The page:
Is "brand" just another buzzword? A Google search for "brand" turns up more than 1.8 billion results. The term is so often used and abused that it has become almost meaningless. But branding is much more than a fad. The careful crafting and deployment of a brand is what makes your marketing powerful.
Your brand is what people think and feel about you
Your brand is what people think and feel about you, based on what you tell them and show them. When Kaufman, Rossin uses our company's branded phrase "See Beyond the Numbers," we mean our clients get more from us than tax returns and financial statements — they get more sophisticated services that help improve their businesses. When WLRN, our local NPR station, describes itself as South Florida's Storyteller, listeners know they will hear more than the great NPR news programs — they'll hear the stories of our community's culture, economy and people. Your company brand should do a similar job, demonstrating what you do better than others.
Your brand is what you own
Branding expert Todd Friedman writes:
"Your brand is what you own in the minds of your customer … the overall experience. Apple is a good example. When I use my iPhone, things work in a simple and smooth way. I don't need to have the most advanced technology that requires me to invest a ton of time to figure out. I just want everything to be easy, simple and enjoyable. Apple understands this. So when other brands say you can do more with them, it really doesn't affect Apple. Apple's brand owns something else other than what the technology can do. It owns the things many of us care more about: sharper pictures, easier to carry, fun to explore and fashionable for our everyday lives."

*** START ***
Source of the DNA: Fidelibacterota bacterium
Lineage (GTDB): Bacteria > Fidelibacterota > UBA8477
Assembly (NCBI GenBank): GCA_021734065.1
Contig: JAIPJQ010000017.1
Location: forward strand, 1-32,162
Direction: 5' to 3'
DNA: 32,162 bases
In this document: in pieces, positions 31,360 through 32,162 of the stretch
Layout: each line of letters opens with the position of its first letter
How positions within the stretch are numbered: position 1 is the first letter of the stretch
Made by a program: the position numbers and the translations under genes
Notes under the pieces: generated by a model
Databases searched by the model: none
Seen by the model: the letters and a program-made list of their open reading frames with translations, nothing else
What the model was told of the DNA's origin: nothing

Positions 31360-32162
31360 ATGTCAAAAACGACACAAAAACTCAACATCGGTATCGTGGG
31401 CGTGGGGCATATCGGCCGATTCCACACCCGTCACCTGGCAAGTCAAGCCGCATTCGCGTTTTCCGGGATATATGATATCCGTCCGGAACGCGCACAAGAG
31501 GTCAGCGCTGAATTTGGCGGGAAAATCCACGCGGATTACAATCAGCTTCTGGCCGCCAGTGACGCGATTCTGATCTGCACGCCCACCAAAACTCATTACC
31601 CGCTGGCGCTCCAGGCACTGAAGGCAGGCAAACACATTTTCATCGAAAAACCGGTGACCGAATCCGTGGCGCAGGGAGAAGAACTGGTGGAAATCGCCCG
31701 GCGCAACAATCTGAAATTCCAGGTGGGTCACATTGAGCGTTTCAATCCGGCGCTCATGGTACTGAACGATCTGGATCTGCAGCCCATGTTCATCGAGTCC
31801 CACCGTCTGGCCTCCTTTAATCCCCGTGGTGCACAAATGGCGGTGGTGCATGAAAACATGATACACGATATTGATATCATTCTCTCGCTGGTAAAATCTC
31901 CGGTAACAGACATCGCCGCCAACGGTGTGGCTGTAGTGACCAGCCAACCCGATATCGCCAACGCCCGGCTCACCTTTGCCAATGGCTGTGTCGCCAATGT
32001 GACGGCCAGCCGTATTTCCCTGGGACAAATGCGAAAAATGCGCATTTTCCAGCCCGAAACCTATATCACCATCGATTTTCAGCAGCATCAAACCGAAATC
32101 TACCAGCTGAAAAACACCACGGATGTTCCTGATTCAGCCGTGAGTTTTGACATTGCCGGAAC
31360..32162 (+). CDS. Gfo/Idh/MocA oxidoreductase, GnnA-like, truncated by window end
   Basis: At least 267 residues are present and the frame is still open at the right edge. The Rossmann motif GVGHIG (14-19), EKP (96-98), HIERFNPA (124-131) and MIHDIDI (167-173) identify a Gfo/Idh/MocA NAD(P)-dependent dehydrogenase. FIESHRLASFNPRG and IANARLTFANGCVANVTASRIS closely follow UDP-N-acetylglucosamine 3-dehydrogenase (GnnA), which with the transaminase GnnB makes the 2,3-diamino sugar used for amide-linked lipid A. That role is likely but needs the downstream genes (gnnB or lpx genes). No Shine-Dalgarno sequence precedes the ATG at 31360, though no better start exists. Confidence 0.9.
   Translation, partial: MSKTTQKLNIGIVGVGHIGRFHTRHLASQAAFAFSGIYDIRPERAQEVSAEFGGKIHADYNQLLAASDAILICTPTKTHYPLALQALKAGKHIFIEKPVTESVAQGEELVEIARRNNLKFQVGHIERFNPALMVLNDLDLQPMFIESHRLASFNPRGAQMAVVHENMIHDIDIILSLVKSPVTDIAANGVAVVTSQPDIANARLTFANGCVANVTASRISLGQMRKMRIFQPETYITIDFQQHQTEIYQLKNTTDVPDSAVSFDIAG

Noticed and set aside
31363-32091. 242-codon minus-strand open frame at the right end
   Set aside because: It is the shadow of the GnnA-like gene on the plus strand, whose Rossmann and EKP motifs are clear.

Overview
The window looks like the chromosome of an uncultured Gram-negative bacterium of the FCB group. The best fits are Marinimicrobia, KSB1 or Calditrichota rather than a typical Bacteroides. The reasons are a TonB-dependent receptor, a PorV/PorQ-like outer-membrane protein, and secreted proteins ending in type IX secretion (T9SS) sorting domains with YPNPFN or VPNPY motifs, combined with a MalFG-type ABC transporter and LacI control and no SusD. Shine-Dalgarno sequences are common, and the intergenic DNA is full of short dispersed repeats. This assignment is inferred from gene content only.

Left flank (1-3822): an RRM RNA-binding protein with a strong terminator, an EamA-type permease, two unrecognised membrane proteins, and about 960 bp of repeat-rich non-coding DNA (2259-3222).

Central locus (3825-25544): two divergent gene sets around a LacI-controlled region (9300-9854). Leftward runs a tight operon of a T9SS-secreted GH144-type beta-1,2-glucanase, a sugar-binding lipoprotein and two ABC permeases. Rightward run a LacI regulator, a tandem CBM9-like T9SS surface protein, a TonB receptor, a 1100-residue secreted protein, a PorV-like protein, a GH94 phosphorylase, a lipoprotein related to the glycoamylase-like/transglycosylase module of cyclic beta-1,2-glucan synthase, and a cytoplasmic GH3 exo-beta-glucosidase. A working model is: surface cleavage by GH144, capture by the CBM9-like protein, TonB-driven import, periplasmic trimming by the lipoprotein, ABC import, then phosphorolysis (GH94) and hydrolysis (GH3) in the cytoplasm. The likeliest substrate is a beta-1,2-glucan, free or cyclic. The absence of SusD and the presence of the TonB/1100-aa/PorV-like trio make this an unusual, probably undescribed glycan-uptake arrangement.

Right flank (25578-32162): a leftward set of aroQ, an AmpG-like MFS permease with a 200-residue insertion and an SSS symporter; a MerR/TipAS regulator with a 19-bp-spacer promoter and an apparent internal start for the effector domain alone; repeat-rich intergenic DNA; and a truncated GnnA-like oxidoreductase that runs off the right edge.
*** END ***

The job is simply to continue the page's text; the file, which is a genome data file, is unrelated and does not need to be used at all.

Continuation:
Isn't my logo my brand?
Brand identity is sometimes confused with brand. Your brand identity is a collection of visuals and messages like your logo, icon, tagline, stationery, colors, packaging, etc. Those elements help people recognize your brand. But your brand is more. It's a perception of you that you own.
Volvo equals safety.
Nike equals winning.
Whole Foods equals healthy.
Victoria's Secret equals sexy.
So what's your brand?
No, not everything you do is your brand, just one thing you can own. It's hard to own a lot of different things in the mind of the consumer. Trying to own too many things is one of the biggest mistakes most brands make. The most efficient way to build your brand is to identify your market and find the need you can fill that no one else owns — or at least claims to own. Owning one thing that is valuable to your market is very powerful. The second step is to communicate this unique quality. Once your market understands that you can deliver "healthy" fast food, a more "efficient" car or "simpler" insurance plans, the world is yours!
How can you get there? Ask yourself:
- What do we offer that is special?
- Does our market care?
- Does everyone else have it?
- Does anyone else talk about it?
Once you have identified your target, your competitors and your brand, it's time to start defining your marketing strategies and tactics.
Janet Kyle Altmanis the marketing partner at the accounting firm Kaufman, Rossin & Co.